Discussions For and With Massachusetts Native Peoples

A Reassessment for Our Times

Indian Education in the Commonwealth

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While our first two sessions were directly driven by the interests of our host communities at Worcester and Mashpee, our third session, hosted at the University of Massachusetts in Amherst, focused on Indian Education in the Commonwealth. As such, our host, the Certificate Program in Native American and Indigenous Studies (CPNAIS) and especially its director, Professor Alice Nash, worked with us to assemble an impressive cross section of speakers addressing education for Native Peoples from pre-school to graduate school. They included a very diverse group of speakers from Native communities from all over Turtle Island (North America), as well as a presenter representing the four MA-based Wampanoag communities served through the Wôpanâak Language Reclamation Project (WLRP).

Our panel shared challenges (both historic and contemporary), frustrations, and some successes, in dealing with local school boards, the Massachusetts State Department of Education, and universities around the topic of Indian Education. Not surprising to the panelists  — but perhaps to our audience  — is just how challenging it can be in Massachusetts to obtain equitable, culturally relevant education for Native students, regardless of age. Although educational access and opportunity is guaranteed under various state, federal, and even, as Nicole Friederichs, Director of the Suffolk University Law School’s Indigenous Peoples Rights Clinic, reminded us, international law, education cannot be assumed to be an appropriate fit for educating Native Peoples or non-Natives about Native Peoples when Native Peoples and our languages have been shut out of its design and implementation.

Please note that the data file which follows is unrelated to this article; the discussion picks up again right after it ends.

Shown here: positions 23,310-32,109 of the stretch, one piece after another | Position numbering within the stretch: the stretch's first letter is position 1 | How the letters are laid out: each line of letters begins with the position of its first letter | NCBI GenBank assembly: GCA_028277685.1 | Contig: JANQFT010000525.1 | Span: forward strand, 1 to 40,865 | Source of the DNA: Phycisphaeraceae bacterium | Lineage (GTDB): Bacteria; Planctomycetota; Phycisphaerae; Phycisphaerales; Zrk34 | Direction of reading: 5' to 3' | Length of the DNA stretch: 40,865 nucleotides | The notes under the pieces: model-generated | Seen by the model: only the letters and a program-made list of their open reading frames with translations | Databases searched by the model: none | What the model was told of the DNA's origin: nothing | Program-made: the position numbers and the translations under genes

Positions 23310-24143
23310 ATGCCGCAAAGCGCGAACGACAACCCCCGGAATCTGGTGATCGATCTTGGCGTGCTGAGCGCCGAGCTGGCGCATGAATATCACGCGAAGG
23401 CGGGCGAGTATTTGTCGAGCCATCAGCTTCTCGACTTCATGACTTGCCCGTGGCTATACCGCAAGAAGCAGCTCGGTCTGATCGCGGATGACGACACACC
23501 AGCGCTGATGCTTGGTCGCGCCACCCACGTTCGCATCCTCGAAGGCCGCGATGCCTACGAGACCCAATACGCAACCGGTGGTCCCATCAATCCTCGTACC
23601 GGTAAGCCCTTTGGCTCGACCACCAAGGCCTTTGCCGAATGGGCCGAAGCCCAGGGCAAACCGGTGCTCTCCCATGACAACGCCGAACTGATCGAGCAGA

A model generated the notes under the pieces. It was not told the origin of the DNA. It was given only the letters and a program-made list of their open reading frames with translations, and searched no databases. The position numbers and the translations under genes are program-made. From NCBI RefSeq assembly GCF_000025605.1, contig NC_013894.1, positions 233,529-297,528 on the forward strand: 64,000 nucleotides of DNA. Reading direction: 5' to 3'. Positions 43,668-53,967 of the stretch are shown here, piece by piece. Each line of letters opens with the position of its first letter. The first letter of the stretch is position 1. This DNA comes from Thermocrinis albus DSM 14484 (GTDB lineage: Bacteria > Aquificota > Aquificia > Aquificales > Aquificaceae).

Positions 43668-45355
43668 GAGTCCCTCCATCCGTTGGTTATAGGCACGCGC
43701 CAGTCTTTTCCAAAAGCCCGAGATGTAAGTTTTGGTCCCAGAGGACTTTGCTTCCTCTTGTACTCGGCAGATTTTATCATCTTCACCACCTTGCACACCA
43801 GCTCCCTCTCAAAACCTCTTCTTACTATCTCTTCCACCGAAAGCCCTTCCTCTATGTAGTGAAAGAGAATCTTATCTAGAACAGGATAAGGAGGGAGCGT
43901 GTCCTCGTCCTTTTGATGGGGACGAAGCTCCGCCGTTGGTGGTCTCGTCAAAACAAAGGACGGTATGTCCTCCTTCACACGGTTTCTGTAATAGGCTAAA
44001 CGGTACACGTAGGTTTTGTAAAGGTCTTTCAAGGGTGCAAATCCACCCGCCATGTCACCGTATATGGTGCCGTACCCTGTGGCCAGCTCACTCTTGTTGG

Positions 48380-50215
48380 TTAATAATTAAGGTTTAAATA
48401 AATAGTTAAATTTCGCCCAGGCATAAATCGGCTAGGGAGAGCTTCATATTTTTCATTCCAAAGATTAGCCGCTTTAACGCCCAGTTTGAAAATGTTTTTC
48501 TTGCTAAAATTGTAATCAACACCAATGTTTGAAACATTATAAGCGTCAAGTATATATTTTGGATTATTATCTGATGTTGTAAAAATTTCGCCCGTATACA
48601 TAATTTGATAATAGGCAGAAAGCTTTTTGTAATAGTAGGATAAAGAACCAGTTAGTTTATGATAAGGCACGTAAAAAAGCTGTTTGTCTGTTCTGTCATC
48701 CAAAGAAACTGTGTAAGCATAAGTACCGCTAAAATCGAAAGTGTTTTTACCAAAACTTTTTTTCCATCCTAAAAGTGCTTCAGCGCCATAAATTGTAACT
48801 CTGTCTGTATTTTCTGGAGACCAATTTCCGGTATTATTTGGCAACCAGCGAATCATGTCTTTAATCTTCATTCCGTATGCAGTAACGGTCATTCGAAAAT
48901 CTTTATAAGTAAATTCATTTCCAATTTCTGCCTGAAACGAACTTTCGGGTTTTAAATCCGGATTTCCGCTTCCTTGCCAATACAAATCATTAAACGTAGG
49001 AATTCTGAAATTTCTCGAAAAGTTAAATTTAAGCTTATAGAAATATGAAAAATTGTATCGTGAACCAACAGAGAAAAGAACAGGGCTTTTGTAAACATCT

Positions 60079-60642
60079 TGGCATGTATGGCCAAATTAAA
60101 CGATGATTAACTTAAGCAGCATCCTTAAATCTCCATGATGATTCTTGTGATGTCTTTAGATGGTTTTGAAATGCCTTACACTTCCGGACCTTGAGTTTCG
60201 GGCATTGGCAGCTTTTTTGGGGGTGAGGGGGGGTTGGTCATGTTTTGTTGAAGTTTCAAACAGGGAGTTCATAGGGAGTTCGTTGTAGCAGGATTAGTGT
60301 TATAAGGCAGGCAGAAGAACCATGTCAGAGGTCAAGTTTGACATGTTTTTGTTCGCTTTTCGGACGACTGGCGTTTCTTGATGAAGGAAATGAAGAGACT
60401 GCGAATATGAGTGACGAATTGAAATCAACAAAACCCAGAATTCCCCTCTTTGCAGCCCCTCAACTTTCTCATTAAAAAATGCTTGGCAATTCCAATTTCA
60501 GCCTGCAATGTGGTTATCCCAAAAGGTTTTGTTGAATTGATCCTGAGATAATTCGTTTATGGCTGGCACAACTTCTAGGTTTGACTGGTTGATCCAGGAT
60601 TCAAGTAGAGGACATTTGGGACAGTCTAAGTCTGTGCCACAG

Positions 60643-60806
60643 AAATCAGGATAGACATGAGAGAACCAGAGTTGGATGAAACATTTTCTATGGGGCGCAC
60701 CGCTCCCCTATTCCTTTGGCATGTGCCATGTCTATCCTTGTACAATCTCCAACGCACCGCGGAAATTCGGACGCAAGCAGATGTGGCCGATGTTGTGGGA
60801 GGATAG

Listening to Ronda Anderson — an Athabaskan from Alaska, community advocate, and mother of a 6th grader who attends a Massachusetts public school — discuss her daughter’s challenges in schools with very few Native students, or the bemusement of state level systems or local school districts when trying to understand Indian Education or Native language immersion programs, or hearing of the isolation of Native college students certainly reminded me why I work in the educational field, and hope to make a difference. Whether through the work of Jennifer Weston at WLRP, Jonathan Hill as a mentor to Native undergraduates, or Nicole Friederichs as a legal advocate and mentor for Native law students, we all seek to address these challenges, and create opportunity for the future of Native Peoples in education, regardless of the level.

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